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Study Links Statin Use to Tendon Injury

Tendinitis, Tendon Rupture Reported but Considered Rare
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WebMD Health News
Reviewed by Louise Chang, MD

Feb. 28, 2008 -- New research suggests a link between the use of cholesterol-lowering statin drugs and tendon injury, but the study falls short of proving an association, a cholesterol expert tells WebMD.

Millions of people worldwide use medications like Lipitor, Zocor, Crestor, and other statins to lower their cholesterol, and they are among the most widely studied drugs ever.

Tendon ruptures and other tendon injuries have not been reported as a side effect of statin use in previous studies, but there have been anecdotal reports of a link over the years, appearing mostly in French medical journals.

Statin Use and Tendon Injury

These reports led researchers from France's Rouen University Hospital, Rouen Cedex, to conduct a look-back study using a database of patients who reported adverse side effects associated with statin use between 1990 and 2005.

Of the 4,597 side effects reported, 96, or about 2%, involved tendinitis or tendon ruptures.

The Achilles tendon was the most common site of injury, with pain, swelling, warmth, and stiffness being the most common complaints.

According to the researchers, tendon problems began in 59% of patients within a year of starting statin treatment, and the problems went away in many patients after they stopped taking the drugs.

"(Tendon complications) recurred in the seven patients (100% of cases) in whom statin therapy was reinstituted, which strongly supports a relationship with the use of these drugs," researcher Isabelle Marie, MD, PhD, and colleagues write in the March issue of the journal Arthritis and Rheumatism.

Cholesterol Expert Unconvinced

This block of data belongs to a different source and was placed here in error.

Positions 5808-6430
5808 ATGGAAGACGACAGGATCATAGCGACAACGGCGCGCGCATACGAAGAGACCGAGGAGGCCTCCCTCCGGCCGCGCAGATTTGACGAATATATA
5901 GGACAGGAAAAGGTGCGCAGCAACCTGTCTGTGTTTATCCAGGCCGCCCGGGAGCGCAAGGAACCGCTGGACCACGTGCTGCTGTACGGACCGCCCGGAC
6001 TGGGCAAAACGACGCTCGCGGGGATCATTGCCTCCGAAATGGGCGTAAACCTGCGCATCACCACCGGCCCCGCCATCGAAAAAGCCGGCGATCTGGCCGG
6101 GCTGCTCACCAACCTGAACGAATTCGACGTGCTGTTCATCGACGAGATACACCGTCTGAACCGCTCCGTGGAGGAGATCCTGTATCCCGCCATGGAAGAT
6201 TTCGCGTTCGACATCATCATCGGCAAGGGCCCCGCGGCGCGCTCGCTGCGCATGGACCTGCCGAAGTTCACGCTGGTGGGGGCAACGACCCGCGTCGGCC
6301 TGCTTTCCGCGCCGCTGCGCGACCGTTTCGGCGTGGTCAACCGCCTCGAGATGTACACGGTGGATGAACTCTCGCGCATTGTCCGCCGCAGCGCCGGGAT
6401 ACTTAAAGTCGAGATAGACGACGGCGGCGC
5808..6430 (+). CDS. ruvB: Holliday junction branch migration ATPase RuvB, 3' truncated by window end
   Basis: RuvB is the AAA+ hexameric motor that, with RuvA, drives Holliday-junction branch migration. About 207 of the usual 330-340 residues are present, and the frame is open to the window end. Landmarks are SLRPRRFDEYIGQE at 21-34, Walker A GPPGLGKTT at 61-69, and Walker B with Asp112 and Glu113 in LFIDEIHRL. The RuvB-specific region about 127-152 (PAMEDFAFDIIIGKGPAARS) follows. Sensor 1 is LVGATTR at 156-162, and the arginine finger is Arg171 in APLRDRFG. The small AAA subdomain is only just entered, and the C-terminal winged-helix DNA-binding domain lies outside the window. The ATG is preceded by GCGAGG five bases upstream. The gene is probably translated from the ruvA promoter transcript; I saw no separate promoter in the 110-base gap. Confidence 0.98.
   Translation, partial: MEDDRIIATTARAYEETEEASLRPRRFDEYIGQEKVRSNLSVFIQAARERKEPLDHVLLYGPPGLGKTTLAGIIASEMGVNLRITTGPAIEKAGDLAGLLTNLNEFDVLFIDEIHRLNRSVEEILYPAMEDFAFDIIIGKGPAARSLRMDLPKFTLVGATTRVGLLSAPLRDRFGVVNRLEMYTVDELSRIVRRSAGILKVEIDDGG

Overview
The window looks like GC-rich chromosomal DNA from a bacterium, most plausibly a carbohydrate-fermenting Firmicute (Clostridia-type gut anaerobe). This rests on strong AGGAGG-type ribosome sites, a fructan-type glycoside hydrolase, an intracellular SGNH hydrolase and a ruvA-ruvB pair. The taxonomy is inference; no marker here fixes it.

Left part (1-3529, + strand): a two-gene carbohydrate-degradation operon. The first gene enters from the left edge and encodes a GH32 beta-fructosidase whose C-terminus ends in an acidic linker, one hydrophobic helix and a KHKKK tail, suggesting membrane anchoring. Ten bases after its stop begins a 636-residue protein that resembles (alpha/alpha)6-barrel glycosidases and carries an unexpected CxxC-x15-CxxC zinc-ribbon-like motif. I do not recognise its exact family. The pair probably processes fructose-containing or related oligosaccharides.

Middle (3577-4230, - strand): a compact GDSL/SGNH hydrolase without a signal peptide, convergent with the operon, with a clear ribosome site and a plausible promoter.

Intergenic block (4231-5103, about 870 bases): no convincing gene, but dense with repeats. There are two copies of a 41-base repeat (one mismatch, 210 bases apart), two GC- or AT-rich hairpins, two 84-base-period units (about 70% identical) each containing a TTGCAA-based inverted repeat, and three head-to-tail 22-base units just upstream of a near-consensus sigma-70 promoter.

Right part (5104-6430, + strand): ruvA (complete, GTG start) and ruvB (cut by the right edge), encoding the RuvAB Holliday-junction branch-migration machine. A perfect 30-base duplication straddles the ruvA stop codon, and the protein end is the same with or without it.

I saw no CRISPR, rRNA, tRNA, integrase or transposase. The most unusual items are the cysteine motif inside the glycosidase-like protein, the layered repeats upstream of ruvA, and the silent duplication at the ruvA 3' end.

But heart surgeon Michael Richman, MD, is unconvinced. He tells WebMD that there is no way to know from the study design if the tendon problems reported by the patients had anything to do with their statin use.

He points out that none of the pre- and post-marketing statin studies, involving around 45,000 patients, ever identified tendon injury as a complication of statin use.

Richman is president of the Center for Cholesterol Management in Los Angeles.

"Statins are among the most studied and the safest drugs we have," he says. "They save lives every day, and they have changed the face of cardiovascular medicine. As far as I'm concerned, doctors should be looking for reasons to put more people on them rather than looking for reasons not to."

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Your total cholesterol level is Borderline High, but fortunately your level of "bad" LDL cholesterol is near optimal. This could mean you have a high level of high-density lipoprotein, or "good" HDL cholesterol, which protects against heart disease. Or you could have other non-measured increases in LDL-like particles that can increase heart disease. Your LDL level also could be optimal if you are taking a statin medication. Please check with your doctor to get your complete lipid profile and see if you may need additional treatment. In the meantime, find more information on WebMD's Cholesterol Health Center.